She was the military governor of the Wak kingdom for her family, the imperial house of the Snake King, and she carried the title “Kaloomte,” translated as “Supreme Warrior,” - higher in authority than her husband, the king.

Around the year 700, Stela 44 was brought to the main city temple by command of King K’inich Bahlam II to be buried as an offering, probably as part of the funeral rituals for his wife, queen Kaloomte’ K’abel.
Image: A portion of the newly discovered tablet.

Tuesday, June 4, 2013

Vision-Inducing Delphi Fumes Probed

Part of the mystique surrounding the Oracle of Delphi concerns the possibility that the oracle herself ~ usually referred to as the Pythia ~ inhaled fumes as she described her visions. Recent research shows that the fumes may have existed, and that they likely contained ethylene, creating an effect similar to the experience sought by modern-day “huffers.”
Archeological Odyssey recently published a detailed account of the research, reprinted in Bible History Daily. Here’s an excerpt:
The ancient sources describe two distinct types of prophetic trance experienced by the Pythia. First, and more normally, she would lapse into benign semi-consciousness, during which she remained seated on the tripod, responding to questions—though in a strangely altered voice. According to Plutarch, once the Pythia recovered from this trance, she was in a composed and relaxed state, like a runner after a race. A second kind of trance involved a frenzied delirium characterized by wild movements of the limbs, harsh groaning and inarticulate cries. When the Pythia experienced this delirium, Plutarch reports, she died after only a few days—and a new Pythia took her place. 
According to toxicologist Henry Spiller, both of these symptoms are associated with the inhalation of hydrocarbon gases. Spiller studies the effects of such inhalants on young people, known as “huffers,” who breathe in fumes from gas, glue, paint thinner and other substances because of their intoxicating properties. Perhaps the Pythia too was high on one of these hydrocarbon gases. 
It may even be possible to identify the kind of gas. Plutarch—who, we recall, was a priest of Apollo at the Delphic sanctuary—noted that the intoxicating pneuma had a sweet smell, like expensive perfume. Of the hydrocarbon gases, only ethylene has a sweet smell—so ethylene was probably a component in the gaseous emission inhaled by the Pythia.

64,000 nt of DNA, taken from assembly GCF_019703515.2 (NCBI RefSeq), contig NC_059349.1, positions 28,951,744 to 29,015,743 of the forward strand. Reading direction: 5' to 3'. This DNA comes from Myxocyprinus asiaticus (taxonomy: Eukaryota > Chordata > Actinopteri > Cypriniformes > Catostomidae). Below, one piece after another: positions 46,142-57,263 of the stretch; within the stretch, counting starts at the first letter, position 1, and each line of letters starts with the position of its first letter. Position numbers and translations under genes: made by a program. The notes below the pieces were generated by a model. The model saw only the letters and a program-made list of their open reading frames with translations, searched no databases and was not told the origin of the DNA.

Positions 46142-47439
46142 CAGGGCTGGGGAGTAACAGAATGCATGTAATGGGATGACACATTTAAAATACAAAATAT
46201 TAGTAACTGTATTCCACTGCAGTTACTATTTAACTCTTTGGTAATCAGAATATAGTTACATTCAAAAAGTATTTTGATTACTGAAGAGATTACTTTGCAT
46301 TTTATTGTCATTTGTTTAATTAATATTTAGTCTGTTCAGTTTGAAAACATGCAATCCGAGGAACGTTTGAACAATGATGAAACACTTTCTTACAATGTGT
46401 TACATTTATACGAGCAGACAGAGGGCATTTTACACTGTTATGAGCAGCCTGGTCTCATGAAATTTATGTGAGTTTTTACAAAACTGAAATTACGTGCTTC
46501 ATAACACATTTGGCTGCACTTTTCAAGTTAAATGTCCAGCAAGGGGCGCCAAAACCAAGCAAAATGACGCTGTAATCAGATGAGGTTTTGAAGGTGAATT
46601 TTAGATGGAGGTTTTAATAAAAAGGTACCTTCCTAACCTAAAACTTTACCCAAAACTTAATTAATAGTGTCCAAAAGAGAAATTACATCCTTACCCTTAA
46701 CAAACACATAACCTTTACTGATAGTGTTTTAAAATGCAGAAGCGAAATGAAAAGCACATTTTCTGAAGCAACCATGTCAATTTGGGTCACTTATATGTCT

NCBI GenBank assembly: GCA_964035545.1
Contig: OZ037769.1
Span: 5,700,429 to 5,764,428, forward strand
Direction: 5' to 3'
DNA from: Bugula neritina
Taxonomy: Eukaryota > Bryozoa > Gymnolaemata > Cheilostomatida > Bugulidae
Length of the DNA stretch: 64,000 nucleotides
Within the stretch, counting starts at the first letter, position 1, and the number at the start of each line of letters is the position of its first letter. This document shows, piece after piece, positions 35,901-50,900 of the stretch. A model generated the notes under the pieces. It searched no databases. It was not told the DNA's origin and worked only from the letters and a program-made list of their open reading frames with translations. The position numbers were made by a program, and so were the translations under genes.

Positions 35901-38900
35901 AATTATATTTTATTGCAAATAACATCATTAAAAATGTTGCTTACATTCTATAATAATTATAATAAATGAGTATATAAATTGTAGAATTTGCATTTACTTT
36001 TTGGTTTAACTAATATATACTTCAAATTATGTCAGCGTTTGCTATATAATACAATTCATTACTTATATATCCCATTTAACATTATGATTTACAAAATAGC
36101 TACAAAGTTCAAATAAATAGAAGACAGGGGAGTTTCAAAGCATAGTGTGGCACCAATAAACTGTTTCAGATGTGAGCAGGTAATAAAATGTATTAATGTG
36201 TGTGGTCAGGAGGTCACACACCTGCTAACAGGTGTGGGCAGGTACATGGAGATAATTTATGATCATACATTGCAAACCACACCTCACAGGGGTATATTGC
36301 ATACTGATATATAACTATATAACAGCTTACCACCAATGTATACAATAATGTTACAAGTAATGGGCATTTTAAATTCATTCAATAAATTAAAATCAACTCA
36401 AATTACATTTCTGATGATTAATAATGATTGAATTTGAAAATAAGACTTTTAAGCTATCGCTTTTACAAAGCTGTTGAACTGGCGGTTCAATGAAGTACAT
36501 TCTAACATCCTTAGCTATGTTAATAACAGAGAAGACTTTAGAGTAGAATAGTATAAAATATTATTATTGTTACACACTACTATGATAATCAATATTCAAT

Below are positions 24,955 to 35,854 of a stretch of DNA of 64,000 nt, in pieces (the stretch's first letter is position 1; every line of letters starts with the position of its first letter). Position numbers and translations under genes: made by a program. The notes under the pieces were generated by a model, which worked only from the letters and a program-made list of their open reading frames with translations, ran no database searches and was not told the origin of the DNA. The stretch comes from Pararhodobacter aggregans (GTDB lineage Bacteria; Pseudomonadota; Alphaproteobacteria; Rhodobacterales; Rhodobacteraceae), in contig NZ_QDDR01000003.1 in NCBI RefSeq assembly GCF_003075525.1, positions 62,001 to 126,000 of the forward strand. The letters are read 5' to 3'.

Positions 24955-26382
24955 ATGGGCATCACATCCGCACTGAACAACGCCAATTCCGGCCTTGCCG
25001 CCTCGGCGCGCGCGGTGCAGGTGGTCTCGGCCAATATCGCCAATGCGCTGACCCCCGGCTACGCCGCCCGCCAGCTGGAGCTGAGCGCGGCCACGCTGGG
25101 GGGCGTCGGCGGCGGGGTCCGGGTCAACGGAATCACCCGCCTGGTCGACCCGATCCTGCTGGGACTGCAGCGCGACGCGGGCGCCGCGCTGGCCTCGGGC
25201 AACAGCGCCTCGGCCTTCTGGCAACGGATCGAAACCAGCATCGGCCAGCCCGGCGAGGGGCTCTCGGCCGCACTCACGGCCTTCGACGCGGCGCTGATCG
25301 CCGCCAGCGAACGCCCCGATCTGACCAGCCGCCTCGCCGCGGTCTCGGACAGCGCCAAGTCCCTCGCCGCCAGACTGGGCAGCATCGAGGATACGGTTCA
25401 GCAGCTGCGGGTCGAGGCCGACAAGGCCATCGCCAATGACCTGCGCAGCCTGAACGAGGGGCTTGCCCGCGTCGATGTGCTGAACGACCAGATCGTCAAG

Most researchers agree that the Pythia was chosen for her clairvoyant abilities as a trance medium, and that the fumes likely played an auxiliary role in her pronouncements.
Image: Painting of the oracle is by the Hon. John Collier, from 1891.

Monday, May 27, 2013

Granite Points to Unknown Continent

Scientists this week announced they may have found a lost continent off the coast of Brazil. Granite boulders dredged from the seafloor off the coast of South America two years ago could be remnants of a long-vanished continent, according to Roberto Ventura Santos, the geology director of Brazil's Geology Service.
According to National Geographic:
"This could be the Brazilian Atlantis," Santos said, adding that he was speaking metaphorically and not claiming to have found the legendary sunken world. 
"Obviously, we don't expect to find a lost city in the middle of the Atlantic." 
Santos speculated that the granite—a relatively low-density rock found in continental crust—belonged to a continent that was submerged when Africa and South America drifted apart and formed the Atlantic Ocean about 100 million years ago.
But Michael Wysession, an Earth and planetary scientist at Washington University in St. Louis, noted that granite can find its way onto the seafloor through other means.
"There are pieces of granite in the middle of the seafloor that date to about 800 million years ago when we had a snowball earth scenario and there were large pieces of rock embedded in ice rafts"—mobile glaciers, essentially—"all over the ocean," explained Wysession.

Image: Divers near where the granite was found.